I had intended to use this post to commemorate the career of Dodgers’ Hall of Fame broadcaster Vin Scully’s retirement (and 67 years as the mellow-toned, harmonious voice of the Dodgers). However, I will hold that for BBRT’s upcoming traditional end-of-the-month MLB wrap up – let me just say that there could be no more appropriate way for Scully to cap his broadcasting career than with the call of an extra-inning, game-winning, title-clinching, walk-off home run.
More on Scully next week, today I’d like to recognize the loss of one of baseball’s rising stars – Miami Marlins’ RHP Jose Fernandez – in a tragic boating accident this past weekend. In recent posts, I have talked about my excitement over the host of new young stars (Mike Trout, Bryce Harper, Nolan Arenado, Kris Bryant – to name just a few) taking the field across the major leagues, even comparing this youthful new era to the 1950’s, when we saw the emergence of players like Willie Mays, Mickey Mantle, Hank Aaron, Whitey Ford and more. Jose Fernandez clearly was one of today’s brightest and fastest-rising young stars. The twenty-four-year-old Fernandez was also one of baseball’s most inspiring stories. He worked hard and risked much to get here – and once he arrived he played, worked and lived with dedication and joy. He was a player, who – despite early stardom – did “more smilin’ than stylin’.”
Jose Fernandez took joy in his craft, bringing to life Roy Campenella’s comment that “You have to have a lot of little boy in you to play baseball for a living.”
Fernandez took joy not only in his opportunity to earn a living on the baseball field, but also in the game itself. And, he was as much fun to watch in the dugout as on the field – cheering on and applauding teammates and openly expressing awe and appreciation for long balls and sparkling plays. He also took joy in his interaction with family, friends and fans; his relationships with teammates and opponents; the opportunity afforded by his U.S. citizenship; and his impending fatherhood. As fans, we were priviliged to observe and share that joy.
Fernandez immigrated to the United States as a teenager in 2008 – after three unsuccessful attempts to defect from Cuba (and the ensuing prison time). Finally, in a fourth and successful attempt (2007), his family to escaped Cuba (reaching Mexico). In that water crossing, Fernandez’ mother was tossed overboard and the 15-year-old Fernandez dove into the choppy waters in a harrowing and successful rescue. After coming to America from Mexico in 2008, Fernandez attended high school (and played baseball) in Tampa, Florida – where he went 13-1, 2.35 as a Senior (2011). His performance earned him a first-round draft pick by the Marlins (14th overall) – and he was on his way.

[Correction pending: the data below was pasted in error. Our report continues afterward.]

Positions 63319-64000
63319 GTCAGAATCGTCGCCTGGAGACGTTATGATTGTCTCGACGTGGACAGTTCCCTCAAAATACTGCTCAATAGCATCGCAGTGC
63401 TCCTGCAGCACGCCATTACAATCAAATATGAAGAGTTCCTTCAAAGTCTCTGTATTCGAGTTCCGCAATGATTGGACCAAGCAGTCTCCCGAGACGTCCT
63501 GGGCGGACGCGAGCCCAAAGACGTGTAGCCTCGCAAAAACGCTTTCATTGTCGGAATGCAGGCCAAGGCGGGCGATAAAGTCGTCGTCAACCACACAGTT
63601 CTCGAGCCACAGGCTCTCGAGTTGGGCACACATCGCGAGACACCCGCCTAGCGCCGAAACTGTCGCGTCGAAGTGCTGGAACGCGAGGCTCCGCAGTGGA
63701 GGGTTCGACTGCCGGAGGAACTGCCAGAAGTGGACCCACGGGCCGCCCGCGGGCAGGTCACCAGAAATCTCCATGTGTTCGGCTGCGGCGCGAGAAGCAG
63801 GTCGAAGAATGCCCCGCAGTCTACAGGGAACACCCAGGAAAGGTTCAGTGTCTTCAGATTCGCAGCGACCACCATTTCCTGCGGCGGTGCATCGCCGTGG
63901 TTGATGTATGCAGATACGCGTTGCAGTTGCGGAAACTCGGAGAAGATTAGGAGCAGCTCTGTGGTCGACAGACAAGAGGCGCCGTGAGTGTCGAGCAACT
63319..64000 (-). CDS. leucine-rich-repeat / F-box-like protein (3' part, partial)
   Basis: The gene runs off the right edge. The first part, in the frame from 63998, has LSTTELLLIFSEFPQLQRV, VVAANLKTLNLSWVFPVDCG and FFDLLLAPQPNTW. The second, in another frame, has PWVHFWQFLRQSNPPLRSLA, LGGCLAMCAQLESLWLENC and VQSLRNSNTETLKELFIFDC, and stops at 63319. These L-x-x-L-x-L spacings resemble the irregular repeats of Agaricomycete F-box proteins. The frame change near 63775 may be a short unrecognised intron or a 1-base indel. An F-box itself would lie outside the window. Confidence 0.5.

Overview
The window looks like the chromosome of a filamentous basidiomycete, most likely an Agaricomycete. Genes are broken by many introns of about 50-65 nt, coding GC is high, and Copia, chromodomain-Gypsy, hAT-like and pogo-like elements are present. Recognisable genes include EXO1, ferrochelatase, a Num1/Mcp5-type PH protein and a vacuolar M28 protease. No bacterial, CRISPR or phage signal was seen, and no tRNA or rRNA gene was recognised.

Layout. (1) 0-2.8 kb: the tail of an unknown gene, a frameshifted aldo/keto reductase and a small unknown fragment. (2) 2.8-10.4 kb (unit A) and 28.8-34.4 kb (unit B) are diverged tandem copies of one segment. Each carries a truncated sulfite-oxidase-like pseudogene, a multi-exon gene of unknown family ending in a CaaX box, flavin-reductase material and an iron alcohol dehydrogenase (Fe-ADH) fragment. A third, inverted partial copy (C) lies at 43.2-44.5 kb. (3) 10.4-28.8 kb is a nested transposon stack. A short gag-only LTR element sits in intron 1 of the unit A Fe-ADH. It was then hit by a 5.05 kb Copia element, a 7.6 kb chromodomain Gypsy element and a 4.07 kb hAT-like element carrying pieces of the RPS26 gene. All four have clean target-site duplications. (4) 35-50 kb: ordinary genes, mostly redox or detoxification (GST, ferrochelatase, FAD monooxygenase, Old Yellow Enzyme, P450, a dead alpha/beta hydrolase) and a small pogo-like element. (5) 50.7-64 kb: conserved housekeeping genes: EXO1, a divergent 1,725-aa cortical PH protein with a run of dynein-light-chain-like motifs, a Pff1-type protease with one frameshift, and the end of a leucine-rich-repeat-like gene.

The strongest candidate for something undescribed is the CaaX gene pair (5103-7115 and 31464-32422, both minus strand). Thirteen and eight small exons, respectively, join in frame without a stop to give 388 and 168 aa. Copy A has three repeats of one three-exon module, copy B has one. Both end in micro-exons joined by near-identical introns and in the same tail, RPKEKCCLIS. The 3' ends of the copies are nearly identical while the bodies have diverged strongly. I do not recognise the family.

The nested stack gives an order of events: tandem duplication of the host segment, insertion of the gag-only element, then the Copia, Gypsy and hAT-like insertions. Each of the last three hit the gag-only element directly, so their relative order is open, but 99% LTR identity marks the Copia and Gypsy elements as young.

In 2012, after pitching in just two games at Rookie- and A-level the previous season, Fernandez put up a remarkable 14-1, 1.75 ERA record in stops at A-level Greensboro and High-A Jupiter. He started 25 games and gave up just 89 hits and 35 walks, while fanning 158 batters in 134 innings.
In 2013, at the age of 20, he joined the Marlins’ staff, going 12-6, 2.19 and fanning 187 batters in 172 2/3 innings – earning him an All Star berth, NL Rookie of the Year honors and a third-place finish in the NL CY Young Award voting. He overpowered (and baffled) hitters with a multi-pitch repertoire topped by a mid- to high-90s fastball and a devastating breaking ball.
In 2014, Fernandez was already recognized as the Marlins’ staff ace, honored with the Opening Day start. Fernandez got the win as the Marlins topped the Rockies 10-1, going six innings, giving up just one run on five hits and no walks, while fanning nine. Fernandez went 4-2, 2.44 in eight starts, as his season was cut short by an elbow injury that required Tommy John surgery.
Fernandez began the 2015 season on the Disabled List – dedicating himself to the hard work of recovery and rehab. He returned to the Marlins’ mound on July 2 and finished the season 6-1, 2.92 with 79 whiffs in 64 2/3 innings. He was back.
This season, Fernandez earned his second All Star selection (11-4, 2.52 at the break). He was 16-8, 2.86 and had fanned 253 hitters in just 182 1/3 innings at the time of the accident. For his MLB career, Jose Fernandez was 38-17, 2.86, with 589 strikeouts in 471 1/3 innings – including a brilliant 29-2, 1.49 at home. He apparently took joy in swinging the bat as well, with a career average of .213 (.250 this season), with two home runs and 14 RBI in 136 at bats. In his very last game (September 20), he beat the Division-leading Washington Nationals 1-0, going eight innings, giving up just three hits and walking none, while fanning a dozen.
Jose Fernandez – his personality was as electric as his curveball. He will be missed by many – including all of those who find joy in the national pastime. Condolences to his family, friends and fans. Marlins’ owner Jeffrey Loria perhaps said it best, “Sadly the brightest lights are often the ones that extinguish the fasted.”
Photo by Corn Farmer